ELLIFF: It did on the civil liberties issues. I came back to the Senate a month before 9/11, to help the Senate Judiciary Committee deal with what the public and others thought was a flaw in the FBI's counterintelligence program that had produced the Hanssen case- if you recall Bob Hanssen, who I had in fact met in my oversight role. And he had been part of briefings teams. And so I knew this guy, and here he was, all this time, a Soviet spy. So well, within less than a month, 9/11 hit. And the Senate leadership did not turn to the Senate Intelligence Committee to deal with the administration's proposals that became the Patriot Act. Instead, they turned to the Judiciary Committee, under Senator Leahy and Senator Orrin Hatch. Now, Leahy and Hatch had an excellent bipartisan relationship. And we sat down at the table with the administration lawyers. And in touch through our chief counsel, with the civil liberties groups, to negotiate a series of changes in the administration proposal that were designed to tighten up the safeguards. I didn't see the Senate Intelligence Committee showing any interest in that dimension of our work. They requested certain amendments that clarified, in my view, and expanded the CIA's authority to collect intelligence about Americans. I thought that during this – during the period from '92 until '01, the interest in civil liberties issues had appeared to decline, and maybe there were a lot of other things that were going on as well. After the first Patriot Act round, the Senate Intelligence Committees formed a joint committee to look at the performance of the Intelligence Community before 9/11 ‑‑ created a joint committee. It produced a report. But the Congress wanted more. And that's why we ended up with the 9/11 Commission, doing essentially the same thing, but doing it with a group of distinguished outsiders who would have the greater credibility. And they came up with a proposal for a Privacy and Civil Liberties Oversight Board that would be independent, that would help make sure that the reaction to 9/11 did not result in overreaction in invading constitutional rights. And unfortunately, that idea, which later surfaced in legislation, was not fully implemented until a year ago. A little over a year ago.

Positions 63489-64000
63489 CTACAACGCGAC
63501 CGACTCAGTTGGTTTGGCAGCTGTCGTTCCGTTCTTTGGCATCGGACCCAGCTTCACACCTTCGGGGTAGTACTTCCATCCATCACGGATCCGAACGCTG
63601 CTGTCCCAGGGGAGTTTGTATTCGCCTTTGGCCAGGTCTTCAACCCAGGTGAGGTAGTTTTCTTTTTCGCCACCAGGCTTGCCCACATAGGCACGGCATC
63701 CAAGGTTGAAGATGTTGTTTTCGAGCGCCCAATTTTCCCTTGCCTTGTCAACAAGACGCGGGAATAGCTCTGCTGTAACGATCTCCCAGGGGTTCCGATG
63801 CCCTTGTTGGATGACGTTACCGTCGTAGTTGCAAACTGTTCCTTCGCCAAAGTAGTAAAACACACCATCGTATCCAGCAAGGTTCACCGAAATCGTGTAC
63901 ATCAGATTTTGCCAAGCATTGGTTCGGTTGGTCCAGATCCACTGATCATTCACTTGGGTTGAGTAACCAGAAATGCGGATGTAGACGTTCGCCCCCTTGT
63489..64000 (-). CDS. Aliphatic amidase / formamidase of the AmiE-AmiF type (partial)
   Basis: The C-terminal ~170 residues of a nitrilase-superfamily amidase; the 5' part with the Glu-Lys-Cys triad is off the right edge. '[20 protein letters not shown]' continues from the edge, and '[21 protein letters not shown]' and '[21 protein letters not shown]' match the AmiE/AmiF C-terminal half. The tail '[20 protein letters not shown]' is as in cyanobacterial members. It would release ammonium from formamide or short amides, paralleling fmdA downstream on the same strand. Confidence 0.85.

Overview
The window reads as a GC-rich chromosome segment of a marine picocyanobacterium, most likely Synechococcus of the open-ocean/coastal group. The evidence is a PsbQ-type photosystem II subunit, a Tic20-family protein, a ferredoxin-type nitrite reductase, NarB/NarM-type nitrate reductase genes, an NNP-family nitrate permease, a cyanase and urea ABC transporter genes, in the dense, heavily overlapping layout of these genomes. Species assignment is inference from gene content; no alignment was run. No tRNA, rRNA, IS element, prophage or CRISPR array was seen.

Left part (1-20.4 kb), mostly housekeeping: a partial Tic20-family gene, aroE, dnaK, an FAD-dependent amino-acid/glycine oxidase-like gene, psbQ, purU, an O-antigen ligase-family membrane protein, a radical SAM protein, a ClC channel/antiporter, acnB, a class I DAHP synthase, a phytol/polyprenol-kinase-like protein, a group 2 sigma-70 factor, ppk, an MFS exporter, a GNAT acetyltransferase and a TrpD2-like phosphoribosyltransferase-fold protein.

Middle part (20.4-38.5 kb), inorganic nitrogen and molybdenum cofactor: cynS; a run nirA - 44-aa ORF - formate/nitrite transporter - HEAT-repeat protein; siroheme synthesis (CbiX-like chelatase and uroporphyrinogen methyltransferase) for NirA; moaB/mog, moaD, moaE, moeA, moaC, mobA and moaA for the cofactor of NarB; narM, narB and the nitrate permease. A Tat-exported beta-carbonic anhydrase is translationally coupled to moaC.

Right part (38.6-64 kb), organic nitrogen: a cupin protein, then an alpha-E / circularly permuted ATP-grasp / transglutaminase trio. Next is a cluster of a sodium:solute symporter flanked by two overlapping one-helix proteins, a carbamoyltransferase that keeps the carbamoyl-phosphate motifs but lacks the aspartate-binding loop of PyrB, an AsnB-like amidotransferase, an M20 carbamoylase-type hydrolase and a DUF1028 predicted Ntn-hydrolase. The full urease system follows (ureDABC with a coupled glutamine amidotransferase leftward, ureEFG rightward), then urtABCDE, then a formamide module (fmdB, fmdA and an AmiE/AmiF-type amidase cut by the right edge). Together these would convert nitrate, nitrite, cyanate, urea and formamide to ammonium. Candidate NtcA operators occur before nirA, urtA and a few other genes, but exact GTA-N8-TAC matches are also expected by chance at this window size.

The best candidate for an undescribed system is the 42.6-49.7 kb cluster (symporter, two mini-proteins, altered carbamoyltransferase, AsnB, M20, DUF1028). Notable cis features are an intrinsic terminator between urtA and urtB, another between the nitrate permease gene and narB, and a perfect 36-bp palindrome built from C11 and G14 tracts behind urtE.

Q: Okay. Now, the intelligence enterprise has grown quite a bit since you examined it with the Church committee. Almost five million employees and contractors with security clearances. $70 billion a year operation. And with so much activity and such secrecy surrounding it, do the Congressional committees have enough access or resources to get a true read on what it is the Intelligence Community is doing?

ELLIFF: This is an interesting question, because during my 15 years there, I felt that we got the information we needed, and that our members got the information we needed. We did so because the agencies saw it as being in their interest to ensure that we knew what we needed to know. You know, I can remember briefers on arms control issues coming and saying at the end, after they'd made this briefing, “You need to ask one more question. You forgot to ask, 'What else is it that we should know besides what you've presented?'” [I] respected that attitude. Felt that it was widespread, that there was an understanding in those years, after the – with the creation of new intelligence committees, that if they understood that they would be helpful when it came to budget, they would be helpful when it came to policy issues like Freedom of Information Act issues, CIA agents' names issues, and the difficulty is that doesn't always happen. The agencies do not always see it as being in their interest to keep the committees fully and currently informed. And sometimes it appears from the outside at least, that leaders of the executive branch, certainly after 9/11, when it came to certain NSA activities, the idea was just tell a handful of Congressional leaders in the Vice President's office. And that's not educating committees so that they have full staff support to understand what's going on. The ability to understand the technical issues is as great an obstacle today as the reluctance of agencies to see that it is in their interests to ensure that the oversight committees are educated. And the technology is hard to understand in the executive branch as well as from the Hill. At any rate though, on the question of oversight access, one other point. And that is- secrecy is sometimes helpful to the American public. And that comes particularly to the taxpayers. Most Defense Department money is spent in the open. That means that constituencies all over the country have the ability and government defense contractors, the ability to go to their congressmen, and say “Protect these programs. Promote these programs. Build the budget.” So when the President, and the Secretary of Defense come in and say, “We've got to protect the budget, we've got to keep controls,” then you have the combination of constituency pressure and the combination of the public rhetoric of saying, “We have to support the American military.” We don't have that on the intelligence side. The intelligence budget had, at least in my experience, the potential of being able to make cuts both by the President and his budget process, and by the committees and the appropriations process, without having to face that democratic – but terribly inefficient and costly – way of having to do business. So again, it's kind of a paradox. But there are other interests than just openness.